Pecans and Cattle: Are They Mutually Beneficial?

Pecan trees can be found across much of the southern United States, and further, the pecan is the only major cultivated nut native to the United States. Pecans also provide promising profit potential for producers with the right conditions. Cattle and pecan trees often coexist across the southern United States, and silvopastoralism (agroforestry) has been shown to be mutually beneficial in some cases. Yet, the value that cattle add to a pecan production system is still unknown. The objective of this paper is to determine the value (cost savings or ancillary benefits) of this silvopastoral system and under what conditions cattle may not be complementary to the pecan production system. An income model will be used for this analysis. It provides a 10-year analysis for production and input and output prices; the firm’s annual income statement, cash flow, and balance sheet are calculated, as well as annual debt servicing costs on capital expenses and replacement and financing of machinery over time. Further, it estimates annual federal income taxes, along with costs from cash flow deficit financing. Results will indicate under what conditions this silvopastoral system is mutually beneficial and identify what factors influence whether these two enterprises can coexist.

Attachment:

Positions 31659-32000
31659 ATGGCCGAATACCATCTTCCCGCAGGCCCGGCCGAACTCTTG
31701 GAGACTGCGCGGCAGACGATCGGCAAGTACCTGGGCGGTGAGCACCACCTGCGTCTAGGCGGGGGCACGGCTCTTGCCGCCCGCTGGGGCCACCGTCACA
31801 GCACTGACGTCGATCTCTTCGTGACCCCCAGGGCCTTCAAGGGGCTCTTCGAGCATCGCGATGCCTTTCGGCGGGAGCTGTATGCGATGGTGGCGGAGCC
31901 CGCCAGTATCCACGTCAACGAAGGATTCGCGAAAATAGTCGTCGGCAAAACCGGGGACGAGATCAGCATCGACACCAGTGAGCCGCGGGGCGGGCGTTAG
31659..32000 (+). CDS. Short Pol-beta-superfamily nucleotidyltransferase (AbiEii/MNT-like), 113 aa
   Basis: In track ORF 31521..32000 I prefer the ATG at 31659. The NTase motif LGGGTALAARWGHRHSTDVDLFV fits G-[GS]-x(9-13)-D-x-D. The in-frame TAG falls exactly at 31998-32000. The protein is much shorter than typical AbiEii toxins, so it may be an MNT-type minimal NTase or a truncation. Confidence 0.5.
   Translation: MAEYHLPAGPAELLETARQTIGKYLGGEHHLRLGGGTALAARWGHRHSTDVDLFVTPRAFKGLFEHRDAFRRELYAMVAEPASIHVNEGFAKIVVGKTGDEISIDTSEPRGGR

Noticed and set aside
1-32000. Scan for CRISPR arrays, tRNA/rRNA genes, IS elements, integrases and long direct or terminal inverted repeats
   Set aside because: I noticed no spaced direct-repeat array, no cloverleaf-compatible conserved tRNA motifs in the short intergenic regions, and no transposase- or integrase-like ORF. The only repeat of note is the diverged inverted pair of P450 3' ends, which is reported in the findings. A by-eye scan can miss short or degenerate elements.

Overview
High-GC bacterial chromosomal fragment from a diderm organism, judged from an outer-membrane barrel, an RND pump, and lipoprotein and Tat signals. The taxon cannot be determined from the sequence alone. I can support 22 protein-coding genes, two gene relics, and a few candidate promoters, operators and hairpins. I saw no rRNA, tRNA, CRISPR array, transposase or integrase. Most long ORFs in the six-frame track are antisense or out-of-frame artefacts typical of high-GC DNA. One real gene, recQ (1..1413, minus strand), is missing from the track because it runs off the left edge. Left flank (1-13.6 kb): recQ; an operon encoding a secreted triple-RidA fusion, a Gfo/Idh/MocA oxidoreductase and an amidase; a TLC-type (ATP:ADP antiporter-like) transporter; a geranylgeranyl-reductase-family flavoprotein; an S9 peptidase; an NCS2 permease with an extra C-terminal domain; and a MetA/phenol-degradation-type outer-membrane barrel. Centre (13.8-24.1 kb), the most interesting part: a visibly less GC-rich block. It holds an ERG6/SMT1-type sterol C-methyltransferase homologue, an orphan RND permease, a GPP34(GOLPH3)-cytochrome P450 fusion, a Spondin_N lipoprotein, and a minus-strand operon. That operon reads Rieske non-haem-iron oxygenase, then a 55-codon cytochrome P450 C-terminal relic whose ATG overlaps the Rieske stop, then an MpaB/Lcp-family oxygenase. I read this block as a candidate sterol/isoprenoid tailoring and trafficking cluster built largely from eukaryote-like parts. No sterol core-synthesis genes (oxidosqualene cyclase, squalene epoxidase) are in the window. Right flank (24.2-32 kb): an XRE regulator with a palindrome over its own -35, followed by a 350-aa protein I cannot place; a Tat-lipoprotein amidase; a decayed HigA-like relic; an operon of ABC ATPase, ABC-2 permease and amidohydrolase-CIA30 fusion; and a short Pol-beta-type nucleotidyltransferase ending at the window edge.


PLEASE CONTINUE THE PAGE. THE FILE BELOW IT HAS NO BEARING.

Issue Date:
Jan 17 2018
Publication Type:
Conference Paper/ Presentation
Record Identifier:
http://ageconsearch.umn.edu/record/266788
Language:
English




 Record created 2018-01-19, last modified 2018-01-22

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